Oh, the humanity

Today was the keynote for Apple's World-Wide Developer Conference 2024, and, as all the pundits predicted, they announced "Apple Intelligence", a new suite of tools building on the current "Artificial Intelligence" hype bubble1. I started out feeling tentatively optimistic that they would continue to use machine learning systems to provide niceties and augmentation — replacing the two-line summary of new mail in Mail.app with auto-summarization, doing automatic segmentation to recolor app icons, improving suggestions of photos from your library that might be fun to look at, better speech-to-text transcription — all of these seemed like totally reasonable features that can be improved by things like vector embeddings, diffusion models, and deep learning transformers.

Then, of course, we actually got to the Apple Intelligence portion of the presentation. In particular, this scene:

Screenshot from WWDC24 of the new text rewriting engine making an email 'Read like a poem'
Fuck. No.

Everybody knows the Steve Jobs line:

Technology alone is not enough. It’s technology married with the liberal arts, married with the humanities, that yields the results that makes our hearts sing.

Well, someone took all of the liberal arts people out of the room when they built this feature and let the Wall Street AI hype-men steer the ship. This isn't a bicycle for the mind, this is a steamroller for the mind. It's a bulldozer that's ready to roll right over any remaining trust you have in the written word; it's taking the tools of disinformation and putting them front and center in our friendships and our personal lives.

Imagine the scene: You're sitting down and you open your email client2. You have a swath of machine-generated spam emails in your inbox warning you that you haven't yet donated enough money to the Biden campaign, that you need to ACT NOW, that a Brand™ you purchased from before is having a sale; somehow, you filter through them all to get an email from your good friend Sole and it's got a quirky poem in it inviting you to a barbecue at his house where you can hang out with your friends. Feels good right? Isn't it heartwarming to have that little touch of humanity, to know that Sole spent a few minutes wordsmithing a fun little poem for this invite? Later, you're talking to Sole and you compliment him on the poem; sheepishly, he responds with "Actually, AI wrote that".

How do you feel in this moment? Is there any scenario where you don't feel cheated? Maybe even lied to? You thought you were getting a personal note from a friend, and it's just more stochastic computer-generated spam. Would you ever read Sole's emails again? I know I wouldn't.

I'm sure this feature got a product manager somewhere a big promotion. Heck, I'm sure there are people who have become so inured to everything being algorithmically-generated spam that they won't even notice or mind that their friends are now sending them messages like this. But, Apple's ethos3 has always been about building tools to empower users to make art, to create, to be original. I don't know what this is, but it sure as hell isn't human creativity.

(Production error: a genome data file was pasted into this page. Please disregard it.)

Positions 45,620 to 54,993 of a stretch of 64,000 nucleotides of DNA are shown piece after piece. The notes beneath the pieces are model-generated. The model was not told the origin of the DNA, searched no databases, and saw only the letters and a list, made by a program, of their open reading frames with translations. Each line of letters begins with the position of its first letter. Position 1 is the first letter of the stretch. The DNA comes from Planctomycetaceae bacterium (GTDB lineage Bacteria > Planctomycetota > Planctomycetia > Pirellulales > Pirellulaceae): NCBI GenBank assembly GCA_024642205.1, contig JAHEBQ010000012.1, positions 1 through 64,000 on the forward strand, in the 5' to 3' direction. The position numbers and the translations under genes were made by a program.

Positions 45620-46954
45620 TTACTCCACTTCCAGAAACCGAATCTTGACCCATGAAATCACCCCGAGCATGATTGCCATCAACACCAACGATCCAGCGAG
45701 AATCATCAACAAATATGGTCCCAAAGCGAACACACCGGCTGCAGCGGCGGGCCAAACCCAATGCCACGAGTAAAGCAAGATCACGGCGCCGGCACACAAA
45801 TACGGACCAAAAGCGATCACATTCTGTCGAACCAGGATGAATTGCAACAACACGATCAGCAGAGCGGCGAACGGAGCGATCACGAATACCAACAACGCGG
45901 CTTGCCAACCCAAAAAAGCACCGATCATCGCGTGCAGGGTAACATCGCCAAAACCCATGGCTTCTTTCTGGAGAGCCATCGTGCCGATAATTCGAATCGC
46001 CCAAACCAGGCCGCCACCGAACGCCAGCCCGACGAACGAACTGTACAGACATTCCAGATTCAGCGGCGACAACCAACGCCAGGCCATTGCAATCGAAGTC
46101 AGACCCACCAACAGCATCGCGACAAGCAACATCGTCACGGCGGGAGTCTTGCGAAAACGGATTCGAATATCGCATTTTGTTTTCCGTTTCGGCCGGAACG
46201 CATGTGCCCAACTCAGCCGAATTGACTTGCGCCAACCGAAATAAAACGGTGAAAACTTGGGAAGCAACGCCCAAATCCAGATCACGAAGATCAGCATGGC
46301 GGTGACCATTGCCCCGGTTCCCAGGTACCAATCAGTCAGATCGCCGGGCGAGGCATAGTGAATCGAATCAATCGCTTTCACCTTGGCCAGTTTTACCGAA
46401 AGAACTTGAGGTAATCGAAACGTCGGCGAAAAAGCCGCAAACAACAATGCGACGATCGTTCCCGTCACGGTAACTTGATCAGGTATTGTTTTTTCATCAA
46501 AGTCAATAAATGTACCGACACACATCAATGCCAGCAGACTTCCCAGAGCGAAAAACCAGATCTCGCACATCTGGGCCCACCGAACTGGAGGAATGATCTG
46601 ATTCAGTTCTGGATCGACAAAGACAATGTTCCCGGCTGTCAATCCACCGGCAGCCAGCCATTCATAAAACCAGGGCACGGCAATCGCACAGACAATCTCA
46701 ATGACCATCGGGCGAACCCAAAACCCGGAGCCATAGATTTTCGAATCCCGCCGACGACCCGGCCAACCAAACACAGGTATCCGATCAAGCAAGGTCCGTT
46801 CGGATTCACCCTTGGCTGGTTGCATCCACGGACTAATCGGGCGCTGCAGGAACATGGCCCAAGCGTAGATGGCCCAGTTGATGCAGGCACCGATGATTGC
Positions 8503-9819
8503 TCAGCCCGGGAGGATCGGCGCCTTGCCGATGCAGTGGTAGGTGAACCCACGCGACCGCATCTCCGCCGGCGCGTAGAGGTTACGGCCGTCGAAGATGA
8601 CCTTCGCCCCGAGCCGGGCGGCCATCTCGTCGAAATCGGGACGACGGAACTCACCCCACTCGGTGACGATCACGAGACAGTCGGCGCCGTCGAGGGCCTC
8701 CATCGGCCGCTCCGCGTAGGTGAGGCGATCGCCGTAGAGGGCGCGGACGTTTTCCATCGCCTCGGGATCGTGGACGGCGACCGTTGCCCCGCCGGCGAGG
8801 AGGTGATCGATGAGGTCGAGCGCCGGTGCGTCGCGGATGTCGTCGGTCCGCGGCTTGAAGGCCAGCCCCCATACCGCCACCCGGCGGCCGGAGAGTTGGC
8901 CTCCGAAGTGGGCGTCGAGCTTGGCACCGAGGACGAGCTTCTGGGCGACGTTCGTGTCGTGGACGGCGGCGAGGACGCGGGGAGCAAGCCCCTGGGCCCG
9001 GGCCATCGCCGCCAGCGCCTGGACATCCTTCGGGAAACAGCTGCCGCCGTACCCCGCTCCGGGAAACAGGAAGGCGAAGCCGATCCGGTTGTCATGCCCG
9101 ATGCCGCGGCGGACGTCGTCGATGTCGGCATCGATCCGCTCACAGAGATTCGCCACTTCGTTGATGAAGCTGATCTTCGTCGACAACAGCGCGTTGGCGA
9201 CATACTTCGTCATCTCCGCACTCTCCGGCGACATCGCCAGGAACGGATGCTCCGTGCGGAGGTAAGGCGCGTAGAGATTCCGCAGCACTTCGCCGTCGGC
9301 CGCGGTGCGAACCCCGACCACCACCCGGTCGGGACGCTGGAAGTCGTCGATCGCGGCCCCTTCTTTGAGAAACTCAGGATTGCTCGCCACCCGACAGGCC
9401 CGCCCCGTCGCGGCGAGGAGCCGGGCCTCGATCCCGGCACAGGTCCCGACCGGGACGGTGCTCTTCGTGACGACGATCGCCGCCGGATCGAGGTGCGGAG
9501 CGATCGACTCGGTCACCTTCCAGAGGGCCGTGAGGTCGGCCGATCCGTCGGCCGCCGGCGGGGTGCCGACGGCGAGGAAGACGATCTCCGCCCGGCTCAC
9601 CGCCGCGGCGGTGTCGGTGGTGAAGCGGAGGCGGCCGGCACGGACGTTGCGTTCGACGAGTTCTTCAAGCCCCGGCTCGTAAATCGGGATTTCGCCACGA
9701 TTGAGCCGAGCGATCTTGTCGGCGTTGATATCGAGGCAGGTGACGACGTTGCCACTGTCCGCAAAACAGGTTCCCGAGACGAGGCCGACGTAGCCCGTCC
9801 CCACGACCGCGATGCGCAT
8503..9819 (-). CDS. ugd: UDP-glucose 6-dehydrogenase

Let's not even talk about these hallucinogenic "Image Playground" results and the real artists whose work was surely purloined to generate them...4

Apple Image Playground
Apple Image Playground (shudder...)

Maybe I'm alone. Maybe nobody else feels the deep and primal outrage at the thought of parents outsourcing their kids' bedtime stories to artificial stupidity, and at the thought of our friends messages to us being mediated by fancy autocomplete. But, damn! The resounding "who cares" from the tech industry over the last few months, the openness to never being able to tell if written text is actually someone's true thoughts or is just adjacent to their thoughts in a 1536-dimensional vector space... it feels a bit like a betrayal. If you decide you want to use these tools, feel free to leave me off your barbecue invite lists, because I don't think we have compatible values.


If you're lucky enough to be out of the loop, this is currently focused on the use of very large neural networks trained on truly enormous volumes of text which are able to do essentially sophisticated autocomplete -- sophisticated enough that people with a really depressing theory-of-mind sometimes believe it's intelligent, even though all it's doing is picking the most statistically-likely next word given the previous words. It's been a real eye-opened watching a lot of business executives give up on the idea that consciousness exists and embrace the idea that a totally deterministic word-picking automaton can replace their workforces.


Assuming you're not one of the many folks who has given up on email entirely and just has a counter of hundreds of thousands of unread missives.


At least, the ethos that their careful marketing team tries to portray. But, I do know people who work at Apple and do more than pay lip service to it!


Let's also not talk about Apple 2030, Apple's pledge to be zero-net-carbon in a scant 6 years, and how this is going to be affected by sending these queries out to OpenAI et al to burn some megawatts on.

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